interesting but maybe not interesting enough. I felt as if I was coming in on the middle of something instead of at the start. As a rule if one of the New 52 books is making me feel like I needed to have read something else, I think mission unaccomplished.  I loved some of the pages of artwork immensely, the ones that required good realist storytelling had in spades, and were just a joy to admire the flow. But the mysterious or nonlinear pages seemed unpurposefully unclear instead of purposefully so. With more time on my hands maybe I would see how it all played out.

Nightwing #1
written by Kyle Higgins, art by Eddy Barrows and J.P. Mayer
Since Higgins' Deathstroke wasn't to my liking, it's interesting to find myself liking his work here. Nightwing is Dick Grayson, the original Robin, and ettign back to being Nightwing after subbing for Batman for an extended period ore New 52. That is mentioned here, but it needs only a mention, no sense that you need to have actually read all of those books in order to enjoy this.  After visiting old friends at the Circus which Dick worked for lo those many years ago, he has an extended fight with a villain, a very nasty one, fresh off the bus into Gotham.  I liked the setup, the hints of involvement with the old circus crowd to add some supporting cast, the mysteries to whom this very bad guy villain is. I like Eddy Barrows, he has done other work in the limited menu of DCU titles I have read ore New 52.  Good storytelling, young characters that are nice to look at. Will be back for more. 

Batman and Robin #1
written by Peter J. Tomassi, art by Patrick Gleason and Mick Gray
Much less successful Batman family reboot. I like the dynamic between Batman/Robin Bruce/Damian, but not much else.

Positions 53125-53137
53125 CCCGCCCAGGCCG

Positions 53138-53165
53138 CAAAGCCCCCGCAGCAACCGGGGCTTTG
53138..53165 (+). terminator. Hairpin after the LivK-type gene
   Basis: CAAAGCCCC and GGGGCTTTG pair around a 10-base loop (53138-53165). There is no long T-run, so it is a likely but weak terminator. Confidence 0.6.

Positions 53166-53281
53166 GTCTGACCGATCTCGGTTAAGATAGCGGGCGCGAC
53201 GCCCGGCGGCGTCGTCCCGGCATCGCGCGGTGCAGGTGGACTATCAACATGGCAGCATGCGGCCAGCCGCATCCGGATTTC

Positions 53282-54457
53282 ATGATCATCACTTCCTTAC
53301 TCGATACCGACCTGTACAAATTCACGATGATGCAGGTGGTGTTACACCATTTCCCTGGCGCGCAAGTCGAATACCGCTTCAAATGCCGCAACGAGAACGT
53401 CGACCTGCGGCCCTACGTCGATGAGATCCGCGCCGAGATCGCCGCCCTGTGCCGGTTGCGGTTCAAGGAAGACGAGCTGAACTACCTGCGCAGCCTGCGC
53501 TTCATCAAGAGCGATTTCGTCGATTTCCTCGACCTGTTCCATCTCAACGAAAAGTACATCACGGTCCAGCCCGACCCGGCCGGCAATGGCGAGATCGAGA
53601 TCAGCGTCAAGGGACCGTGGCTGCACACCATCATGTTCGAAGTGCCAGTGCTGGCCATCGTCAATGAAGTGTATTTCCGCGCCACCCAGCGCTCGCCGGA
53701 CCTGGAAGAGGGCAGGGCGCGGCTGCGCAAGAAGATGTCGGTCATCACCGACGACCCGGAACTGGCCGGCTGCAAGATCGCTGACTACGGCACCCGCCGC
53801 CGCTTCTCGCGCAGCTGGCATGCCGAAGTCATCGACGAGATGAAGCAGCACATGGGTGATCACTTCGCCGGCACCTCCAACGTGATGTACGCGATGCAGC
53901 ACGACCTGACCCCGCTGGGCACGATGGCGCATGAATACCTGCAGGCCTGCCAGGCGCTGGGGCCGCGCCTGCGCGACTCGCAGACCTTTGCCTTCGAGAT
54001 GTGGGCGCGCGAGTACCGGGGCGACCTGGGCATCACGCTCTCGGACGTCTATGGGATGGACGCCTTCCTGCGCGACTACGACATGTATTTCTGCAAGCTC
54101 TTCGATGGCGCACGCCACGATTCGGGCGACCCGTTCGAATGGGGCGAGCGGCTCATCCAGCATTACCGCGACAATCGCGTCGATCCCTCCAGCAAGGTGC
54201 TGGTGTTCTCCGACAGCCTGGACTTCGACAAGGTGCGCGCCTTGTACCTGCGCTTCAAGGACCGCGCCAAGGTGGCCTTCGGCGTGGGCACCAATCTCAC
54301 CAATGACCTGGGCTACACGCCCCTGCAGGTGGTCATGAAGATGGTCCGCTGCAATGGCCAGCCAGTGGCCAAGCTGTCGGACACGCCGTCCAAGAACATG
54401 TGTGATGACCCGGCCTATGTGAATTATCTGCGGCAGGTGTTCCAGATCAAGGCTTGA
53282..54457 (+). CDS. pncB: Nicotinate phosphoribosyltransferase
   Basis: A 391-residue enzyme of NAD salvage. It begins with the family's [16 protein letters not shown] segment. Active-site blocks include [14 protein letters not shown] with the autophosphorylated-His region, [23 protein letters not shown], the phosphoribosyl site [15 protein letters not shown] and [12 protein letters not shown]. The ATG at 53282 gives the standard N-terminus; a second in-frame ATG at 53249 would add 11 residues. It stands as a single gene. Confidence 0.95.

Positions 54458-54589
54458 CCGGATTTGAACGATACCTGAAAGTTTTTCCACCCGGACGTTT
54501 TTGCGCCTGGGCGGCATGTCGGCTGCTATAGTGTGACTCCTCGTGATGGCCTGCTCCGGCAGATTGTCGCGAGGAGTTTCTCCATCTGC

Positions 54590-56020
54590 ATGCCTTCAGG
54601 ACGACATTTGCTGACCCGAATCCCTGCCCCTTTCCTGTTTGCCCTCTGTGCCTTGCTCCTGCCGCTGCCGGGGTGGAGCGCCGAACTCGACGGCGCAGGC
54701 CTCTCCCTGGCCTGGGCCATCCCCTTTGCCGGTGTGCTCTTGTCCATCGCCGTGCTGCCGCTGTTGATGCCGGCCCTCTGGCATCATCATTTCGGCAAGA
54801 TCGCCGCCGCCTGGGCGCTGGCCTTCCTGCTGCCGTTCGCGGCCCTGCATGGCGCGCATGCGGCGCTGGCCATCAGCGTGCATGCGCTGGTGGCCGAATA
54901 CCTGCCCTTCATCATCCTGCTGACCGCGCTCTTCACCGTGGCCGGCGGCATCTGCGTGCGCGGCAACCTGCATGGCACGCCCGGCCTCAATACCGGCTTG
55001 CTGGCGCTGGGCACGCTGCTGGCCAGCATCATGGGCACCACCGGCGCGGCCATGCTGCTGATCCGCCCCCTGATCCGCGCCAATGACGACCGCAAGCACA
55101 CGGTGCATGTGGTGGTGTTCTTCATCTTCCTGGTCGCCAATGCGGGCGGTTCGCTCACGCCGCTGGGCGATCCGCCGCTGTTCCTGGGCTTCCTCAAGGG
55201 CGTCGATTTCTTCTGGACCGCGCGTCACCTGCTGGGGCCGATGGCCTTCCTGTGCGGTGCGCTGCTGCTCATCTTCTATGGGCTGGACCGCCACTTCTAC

Legion of Superheroes #1
written by Paul Levitz, art by Francis Portella
I do think of Levitz as the quintessential Legion writer, his classic zdarkseid battles from my youth are just that -- classic. But in the context of the anew 52, this series seems to be playing more toward the core Legion fans than to potential new readers. Doesn't start small, introducing us to a few Legionnaires with the ability to build out. A lots of Legion members, lots of story lines.  I yearn for this to be more of a fresh start than it is. 

Resurrection Man #1
written by Dan Abnett, art by Andy Lanning and Fernando Dagnino
A pleasant surprise, either a good companion to or way too much like Grifter, to the point where you could mix and swap scenes and pages between the two books and have the mashups make sense. Both have guys with weird hair and weird powers with powerfully weird airplane trips and mysterious other people chasing after. All kinds of weird and unknown reasons and motives at both ends. This has some swell artwork that goes really nicely from the "out there" pages to the more naturalistic, though the lines are always a bit rough, the faces a bit out of focus, which works very well for a book like this.

Frankenstein: Agent of S.H.A.D.E. #1
written by Jeff Lemire, art by Alberto Ponticelli